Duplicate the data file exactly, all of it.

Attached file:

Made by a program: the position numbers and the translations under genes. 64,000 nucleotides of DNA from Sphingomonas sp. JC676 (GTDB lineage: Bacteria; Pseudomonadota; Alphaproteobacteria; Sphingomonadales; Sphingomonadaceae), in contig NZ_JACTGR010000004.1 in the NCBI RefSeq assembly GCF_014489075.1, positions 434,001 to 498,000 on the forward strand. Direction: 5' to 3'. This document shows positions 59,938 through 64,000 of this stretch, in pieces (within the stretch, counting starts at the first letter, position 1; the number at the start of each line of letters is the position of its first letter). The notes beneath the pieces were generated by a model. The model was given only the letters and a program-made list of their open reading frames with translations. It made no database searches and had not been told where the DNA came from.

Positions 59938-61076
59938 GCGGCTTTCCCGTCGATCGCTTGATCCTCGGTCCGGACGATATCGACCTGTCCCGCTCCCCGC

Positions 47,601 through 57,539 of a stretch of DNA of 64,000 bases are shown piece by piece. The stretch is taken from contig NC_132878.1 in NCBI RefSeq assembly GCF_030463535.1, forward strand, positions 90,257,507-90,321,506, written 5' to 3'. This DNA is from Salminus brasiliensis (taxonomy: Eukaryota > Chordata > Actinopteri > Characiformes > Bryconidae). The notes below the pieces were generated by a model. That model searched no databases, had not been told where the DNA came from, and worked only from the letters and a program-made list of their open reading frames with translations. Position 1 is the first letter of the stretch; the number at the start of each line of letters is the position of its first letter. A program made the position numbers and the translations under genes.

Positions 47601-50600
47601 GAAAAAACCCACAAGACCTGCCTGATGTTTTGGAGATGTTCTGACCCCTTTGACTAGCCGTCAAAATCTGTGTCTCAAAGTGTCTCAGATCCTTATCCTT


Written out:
Made by a program: the position numbers and the translations under genes. 64,000 nucleotides of DNA from Sphingomonas sp. JC676 (GTDB lineage: Bacteria; Pseudomonadota; Alphaproteobacteria; Sphingomonadales; Sphingomonadaceae), in contig NZ_JACTGR010000004.1 in the NCBI RefSeq assembly GCF_014489075.1, positions 434,001 to 498,000 on the forward strand. Direction: 5' to 3'. This document shows positions 59,938 through 64,000 of this stretch, in pieces (within the stretch, counting starts at the first letter, position 1; the number at the start of each line of letters is the position of its first letter). The notes beneath the pieces were generated by a model. The model was given only the letters and a program-made list of their open reading frames with translations. It made no database searches and had not been told where the DNA came from.

Positions 59938-61076
59938 GCGGCTTTCCCGTCGATCGCTTGATCCTCGGTCCGGACGATATCGACCTGTCCCGCTCCCCGC

Positions 47,601 through 57,539 of a stretch of DNA of 64,000 bases are shown piece by piece. The stretch is taken from contig NC_132878.1 in NCBI RefSeq assembly GCF_030463535.1, forward strand, positions 90,257,507-90,321,506, written 5' to 3'. This DNA is from Salminus brasiliensis (taxonomy: Eukaryota > Chordata > Actinopteri > Characiformes > Bryconidae). The notes below the pieces were generated by a model. That model searched no databases, had not been told where the DNA came from, and worked only from the letters and a program-made list of their open reading frames with translations. Position 1 is the first letter of the stretch; the number at the start of each line of letters is the position of its first letter. A program made the position numbers and the translations under genes.

Positions 47601-50600
47601 GAAAAAACCCACAAGACCTGCCTGATGTTTTGGAGATGTTCTGACCCCTTTGACTAGCCGTCAAAATCTGTGTCTCAAAGTGTCTCAGATCCTTATCCTT